Mrs. Emerson, I presume?

A novelist blends fact with fiction to tell the tale of a philosopher's wife.

After Ralph Waldo Emerson wooed and won Lydia Jackson, he told her he wanted to call her "Lydian." Lydia, he said, was a common female name, but Lidian (as he spelled it) had both musical and classical echoes.

It was more than a lover's name game for Emerson. He was defining Lidian as the wife he wanted.

She acquiesced - but then responded by calling him "Mr. Emerson" for the rest of their more than 40-year marriage.

"Mr. Emerson's Wife" explores the complex relationship of the famous philosopher and his less well known partner in a novel that has a sturdy fabric of fact, embroidered with imagined events and emotions.

Amy Belding Brown tells Lidian's story in a first-person narrative, describing feelings and thoughts that go beyond anything recorded in the reams of letters and journals left behind by the principal actors in her drama.

The Emersons set up housekeeping in Concord, Mass., to "create a country haven for scholars and philosophers ... a center of refinement and transcendent thought."

Emerson was already a popular lecturer and noted writer. Lidian was a thoughtful intellectual, well-read in philosophy and religion. A matched pair, it would seem.

Yet Emerson made it clear to Lidian from the start that while he cherished and admired her, the real love of his life would always be his first wife, Ellen, who had died early in that marriage. Lidian, however, found ways to assert her own claims on her husband's heart. When her second child was born she named her Ellen, hoping that Emerson would come to think primarily of his daughter when he heard the name.

Household cares soon absorbed Lidian's time.

Members of both their families lived in their large house at various times, and then the children began to arrive.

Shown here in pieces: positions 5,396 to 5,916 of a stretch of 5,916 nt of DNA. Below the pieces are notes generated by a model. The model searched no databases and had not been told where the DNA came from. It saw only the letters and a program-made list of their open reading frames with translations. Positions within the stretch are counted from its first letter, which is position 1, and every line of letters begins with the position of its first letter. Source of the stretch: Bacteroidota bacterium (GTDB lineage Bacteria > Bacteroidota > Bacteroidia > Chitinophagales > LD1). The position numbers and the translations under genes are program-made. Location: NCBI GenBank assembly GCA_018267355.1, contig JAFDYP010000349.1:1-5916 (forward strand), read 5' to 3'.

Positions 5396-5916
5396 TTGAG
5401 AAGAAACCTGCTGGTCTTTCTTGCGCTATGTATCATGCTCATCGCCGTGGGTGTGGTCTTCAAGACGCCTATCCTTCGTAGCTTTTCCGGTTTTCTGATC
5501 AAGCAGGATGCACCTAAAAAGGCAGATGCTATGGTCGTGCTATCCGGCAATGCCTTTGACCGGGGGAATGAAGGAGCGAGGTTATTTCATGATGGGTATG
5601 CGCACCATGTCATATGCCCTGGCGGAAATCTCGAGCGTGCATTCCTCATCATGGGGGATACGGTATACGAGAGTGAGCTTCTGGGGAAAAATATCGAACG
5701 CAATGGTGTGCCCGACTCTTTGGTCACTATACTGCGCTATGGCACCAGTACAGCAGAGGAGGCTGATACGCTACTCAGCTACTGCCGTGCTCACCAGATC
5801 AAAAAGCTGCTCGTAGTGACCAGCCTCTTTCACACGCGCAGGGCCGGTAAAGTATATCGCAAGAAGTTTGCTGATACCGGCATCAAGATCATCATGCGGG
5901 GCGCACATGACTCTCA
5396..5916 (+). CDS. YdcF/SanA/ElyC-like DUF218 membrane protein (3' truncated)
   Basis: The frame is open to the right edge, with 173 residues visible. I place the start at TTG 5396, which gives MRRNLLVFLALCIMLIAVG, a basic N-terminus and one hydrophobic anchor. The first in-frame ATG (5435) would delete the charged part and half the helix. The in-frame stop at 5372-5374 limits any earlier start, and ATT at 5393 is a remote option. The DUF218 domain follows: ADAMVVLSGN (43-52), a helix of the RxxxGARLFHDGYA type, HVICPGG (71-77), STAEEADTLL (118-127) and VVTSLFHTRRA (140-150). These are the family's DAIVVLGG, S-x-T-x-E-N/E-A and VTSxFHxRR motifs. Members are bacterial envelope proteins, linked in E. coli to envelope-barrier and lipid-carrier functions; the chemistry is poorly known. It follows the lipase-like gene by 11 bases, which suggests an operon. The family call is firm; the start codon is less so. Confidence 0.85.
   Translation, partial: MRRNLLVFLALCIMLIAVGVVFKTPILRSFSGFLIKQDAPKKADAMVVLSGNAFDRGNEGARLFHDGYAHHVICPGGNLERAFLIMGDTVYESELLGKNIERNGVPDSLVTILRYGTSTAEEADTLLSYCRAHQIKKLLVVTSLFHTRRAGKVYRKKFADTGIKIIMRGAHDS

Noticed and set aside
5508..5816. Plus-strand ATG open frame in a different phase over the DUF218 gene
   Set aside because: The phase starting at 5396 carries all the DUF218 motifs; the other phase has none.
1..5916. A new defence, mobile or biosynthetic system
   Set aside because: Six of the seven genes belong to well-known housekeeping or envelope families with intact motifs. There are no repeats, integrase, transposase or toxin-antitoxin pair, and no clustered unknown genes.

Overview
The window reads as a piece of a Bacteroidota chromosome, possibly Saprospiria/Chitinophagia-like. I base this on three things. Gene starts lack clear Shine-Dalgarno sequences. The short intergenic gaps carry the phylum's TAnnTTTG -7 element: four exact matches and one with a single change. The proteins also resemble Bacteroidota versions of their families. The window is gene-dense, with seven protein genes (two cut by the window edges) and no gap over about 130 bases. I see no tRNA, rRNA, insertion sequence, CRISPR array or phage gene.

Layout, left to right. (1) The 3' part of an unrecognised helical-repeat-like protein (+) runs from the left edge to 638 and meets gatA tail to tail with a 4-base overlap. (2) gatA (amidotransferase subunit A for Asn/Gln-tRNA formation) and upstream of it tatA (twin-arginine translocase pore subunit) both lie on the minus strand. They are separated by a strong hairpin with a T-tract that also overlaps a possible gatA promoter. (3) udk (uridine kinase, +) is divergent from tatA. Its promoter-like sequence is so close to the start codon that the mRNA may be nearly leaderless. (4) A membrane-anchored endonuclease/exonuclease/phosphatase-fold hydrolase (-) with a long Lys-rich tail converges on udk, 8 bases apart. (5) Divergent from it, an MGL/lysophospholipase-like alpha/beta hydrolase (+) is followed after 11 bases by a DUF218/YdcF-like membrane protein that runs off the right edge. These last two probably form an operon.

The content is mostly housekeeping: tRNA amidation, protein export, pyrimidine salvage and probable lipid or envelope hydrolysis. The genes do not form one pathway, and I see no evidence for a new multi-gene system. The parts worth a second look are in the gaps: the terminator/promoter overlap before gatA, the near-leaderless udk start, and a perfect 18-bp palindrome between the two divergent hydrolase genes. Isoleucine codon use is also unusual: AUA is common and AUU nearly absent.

Lidian was frequently ill and often bedridden. Her husband retreated to his study every morning to write, emerging for walks with young disciples like Henry David Thoreau and Margaret Fuller or talks with Bronson Alcott.

Brown's writing is graceful, at times giving Lidian a poetic voice.

"I did not believe my roses would bloom again after my son died [5-year-old Wallie]," she writes. "Yet that June, as always, the damasks raised their tight pink fists to the sky, and the sun peeled them open, petal by fragile petal."

Emerson had early recognized Thoreau's literary talent and encouraged him by providing him with a small upstairs room in their home in which he could live and write, uninterrupted by the commotion in his mother's boarding house.

Thoreau was the resident handyman for several years, greatly loved by the Emerson children and much appreciated by the harried housewife.

From Thoreau's own letters and journals, it's clear that he deeply admired and loved Lidian.

"The thought of you will constantly elevate my life; it will be something always above the horizon to behold, as when I look up at the evening star. I think I know your thoughts without seeing you, and as well here as in Concord. You are not at all strange to me," he wrote from New York.

But was the relationship more than an elder sister/younger brother bond? Was there - literally - a roll in the hayloft, creating some doubt about who was the father of Lidian's last child, Edward?

In an age when scholarly biographers meticulously document every detail in the actions and settings of their subjects, Brown has escaped to the freedom of fiction to suppose "what might have been."

Fascinated - or frustrated - readers must look beyond the confines of this novel to sort out fact and fancy.

Ruth Johnstone Wales is a former Monitor editor.

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